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Bush Says Reformation Needed For U.S. Intelligence Services

By David Johnston

The New York Times -- WASHINGTON

President Bush said Monday that “now may be a time to revamp and reform our intelligence services,” opening the way for consideration of changes at the CIA, FBI and other agencies.

The Bush administration has not acted on a number of far-reaching proposals to reorganize the government’s intelligence organizations, including recommendations made last year by a congressional inquiry into the attacks of Sept. 11, 2001, and other independent intelligence panels.

Expanding the powers of the director of central intelligence and establishing a domestic intelligence agency like the British MI5 are among ideas now circulating in Washington as the independent commission looking into the attacks holds hearings and prepares to make new recommendations.

Bush, speaking to reporters at his ranch in Texas at a joint appearance with President Hosni Mubarak of Egypt, did not mention any specific changes but said he looked forward to receiving the commission’s proposals.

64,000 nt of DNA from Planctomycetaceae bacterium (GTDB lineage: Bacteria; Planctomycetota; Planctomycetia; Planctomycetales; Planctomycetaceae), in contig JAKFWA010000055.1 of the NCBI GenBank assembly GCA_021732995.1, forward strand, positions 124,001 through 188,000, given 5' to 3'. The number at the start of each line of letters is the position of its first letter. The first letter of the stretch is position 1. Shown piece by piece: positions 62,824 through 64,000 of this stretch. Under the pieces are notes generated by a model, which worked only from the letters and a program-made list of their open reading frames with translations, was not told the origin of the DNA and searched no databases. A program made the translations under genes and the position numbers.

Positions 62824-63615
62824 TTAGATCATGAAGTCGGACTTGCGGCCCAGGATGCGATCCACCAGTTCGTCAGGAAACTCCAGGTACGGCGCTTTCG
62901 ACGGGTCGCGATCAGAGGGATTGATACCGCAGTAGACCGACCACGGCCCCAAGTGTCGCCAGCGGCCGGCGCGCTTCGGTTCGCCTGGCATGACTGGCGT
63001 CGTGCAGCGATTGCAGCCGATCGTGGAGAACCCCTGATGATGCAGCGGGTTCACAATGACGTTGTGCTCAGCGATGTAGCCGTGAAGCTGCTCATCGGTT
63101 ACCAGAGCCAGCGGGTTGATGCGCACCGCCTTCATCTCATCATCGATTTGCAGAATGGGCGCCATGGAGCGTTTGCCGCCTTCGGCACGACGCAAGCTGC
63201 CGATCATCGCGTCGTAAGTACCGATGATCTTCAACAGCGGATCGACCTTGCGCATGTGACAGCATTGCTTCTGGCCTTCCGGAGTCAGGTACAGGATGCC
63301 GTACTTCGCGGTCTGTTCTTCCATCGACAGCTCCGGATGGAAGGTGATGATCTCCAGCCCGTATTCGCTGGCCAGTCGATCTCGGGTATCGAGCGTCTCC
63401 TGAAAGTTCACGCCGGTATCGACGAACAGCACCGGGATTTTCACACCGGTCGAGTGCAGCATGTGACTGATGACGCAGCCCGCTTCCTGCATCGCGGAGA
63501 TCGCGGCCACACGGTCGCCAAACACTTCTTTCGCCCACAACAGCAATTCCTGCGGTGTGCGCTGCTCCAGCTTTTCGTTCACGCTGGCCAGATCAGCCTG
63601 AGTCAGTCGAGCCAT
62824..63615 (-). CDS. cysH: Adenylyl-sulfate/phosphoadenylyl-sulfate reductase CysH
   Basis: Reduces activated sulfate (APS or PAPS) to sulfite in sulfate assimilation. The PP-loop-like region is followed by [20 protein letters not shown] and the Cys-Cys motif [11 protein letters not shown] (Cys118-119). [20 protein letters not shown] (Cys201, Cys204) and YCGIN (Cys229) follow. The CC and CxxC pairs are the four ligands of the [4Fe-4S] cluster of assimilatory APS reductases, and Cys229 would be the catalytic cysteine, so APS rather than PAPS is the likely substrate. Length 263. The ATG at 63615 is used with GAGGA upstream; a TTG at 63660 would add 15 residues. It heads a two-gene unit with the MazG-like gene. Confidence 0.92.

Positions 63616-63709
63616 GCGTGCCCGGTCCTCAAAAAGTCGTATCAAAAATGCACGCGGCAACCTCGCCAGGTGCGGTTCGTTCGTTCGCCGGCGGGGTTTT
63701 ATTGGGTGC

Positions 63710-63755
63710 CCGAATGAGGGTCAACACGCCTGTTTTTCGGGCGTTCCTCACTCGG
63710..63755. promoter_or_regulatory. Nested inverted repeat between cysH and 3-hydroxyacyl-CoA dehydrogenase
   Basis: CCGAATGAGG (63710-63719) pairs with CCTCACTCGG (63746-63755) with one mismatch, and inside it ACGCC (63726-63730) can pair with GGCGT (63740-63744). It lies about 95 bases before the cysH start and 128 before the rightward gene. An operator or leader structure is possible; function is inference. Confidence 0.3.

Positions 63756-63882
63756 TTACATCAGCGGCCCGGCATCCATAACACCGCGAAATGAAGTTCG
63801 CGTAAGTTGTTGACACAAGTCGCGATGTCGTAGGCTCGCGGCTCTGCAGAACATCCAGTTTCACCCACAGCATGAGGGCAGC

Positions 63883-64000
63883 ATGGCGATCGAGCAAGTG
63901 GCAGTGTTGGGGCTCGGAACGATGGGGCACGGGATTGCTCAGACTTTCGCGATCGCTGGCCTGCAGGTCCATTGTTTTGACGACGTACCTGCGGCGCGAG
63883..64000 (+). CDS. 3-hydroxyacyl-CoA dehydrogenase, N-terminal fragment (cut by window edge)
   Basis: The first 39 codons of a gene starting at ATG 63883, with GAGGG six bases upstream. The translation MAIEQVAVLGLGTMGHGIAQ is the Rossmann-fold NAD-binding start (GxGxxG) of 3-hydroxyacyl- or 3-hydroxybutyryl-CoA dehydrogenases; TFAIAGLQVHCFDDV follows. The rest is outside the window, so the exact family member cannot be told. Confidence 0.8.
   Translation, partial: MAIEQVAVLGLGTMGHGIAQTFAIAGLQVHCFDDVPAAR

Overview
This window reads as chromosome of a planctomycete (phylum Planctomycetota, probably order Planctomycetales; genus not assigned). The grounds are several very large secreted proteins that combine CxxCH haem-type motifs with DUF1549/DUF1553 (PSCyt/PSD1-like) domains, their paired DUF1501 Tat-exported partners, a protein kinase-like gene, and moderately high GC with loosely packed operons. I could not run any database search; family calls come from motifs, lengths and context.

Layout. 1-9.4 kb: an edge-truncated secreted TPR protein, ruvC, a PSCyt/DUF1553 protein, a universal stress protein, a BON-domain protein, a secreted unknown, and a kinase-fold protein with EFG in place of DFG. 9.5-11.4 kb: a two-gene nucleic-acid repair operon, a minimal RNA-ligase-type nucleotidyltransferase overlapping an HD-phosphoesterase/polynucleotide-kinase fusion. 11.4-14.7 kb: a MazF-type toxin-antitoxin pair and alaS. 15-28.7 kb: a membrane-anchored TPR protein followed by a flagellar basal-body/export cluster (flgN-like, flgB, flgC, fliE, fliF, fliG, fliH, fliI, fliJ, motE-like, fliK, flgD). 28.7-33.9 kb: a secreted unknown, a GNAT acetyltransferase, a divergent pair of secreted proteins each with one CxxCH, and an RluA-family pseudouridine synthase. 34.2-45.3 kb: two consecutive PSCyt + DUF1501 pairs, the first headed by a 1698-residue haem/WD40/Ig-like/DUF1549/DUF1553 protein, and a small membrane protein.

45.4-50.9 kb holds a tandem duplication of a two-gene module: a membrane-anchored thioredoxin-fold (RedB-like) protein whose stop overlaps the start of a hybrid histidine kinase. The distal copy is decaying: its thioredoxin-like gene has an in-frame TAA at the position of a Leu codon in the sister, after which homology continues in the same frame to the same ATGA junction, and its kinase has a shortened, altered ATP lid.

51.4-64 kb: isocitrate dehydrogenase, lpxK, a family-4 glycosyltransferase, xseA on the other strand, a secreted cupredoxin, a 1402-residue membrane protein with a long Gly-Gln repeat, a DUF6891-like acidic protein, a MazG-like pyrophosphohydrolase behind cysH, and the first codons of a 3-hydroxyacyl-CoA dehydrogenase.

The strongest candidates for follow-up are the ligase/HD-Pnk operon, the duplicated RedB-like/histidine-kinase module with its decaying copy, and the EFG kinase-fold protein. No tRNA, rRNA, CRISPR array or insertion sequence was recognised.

“We’re thinking about that ourselves and we look forward to working with the commission,” he said.

The president’s comments are an indication that he is turning attention to intelligence matters at a moment when the CIA and FBI are under intense criticism by the commission.

Draft reports by the commission say Attorney General John Ashcroft did not deeply involve himself in counterterrorism issues before the Sept. 11 attacks, despite intelligence warnings that summer that al-Qaida could be planning a large attack in the United States, according to panel officials and others who have seen the reports.

Aides to Ashcroft, who is scheduled to testify before the commission on Tuesday, say he will tell the panel that he was briefed throughout the year on terrorist threats and was never informed -- by either the FBI or CIA -- that he needed to take special action, since intelligence reports suggested that any attack would be overseas.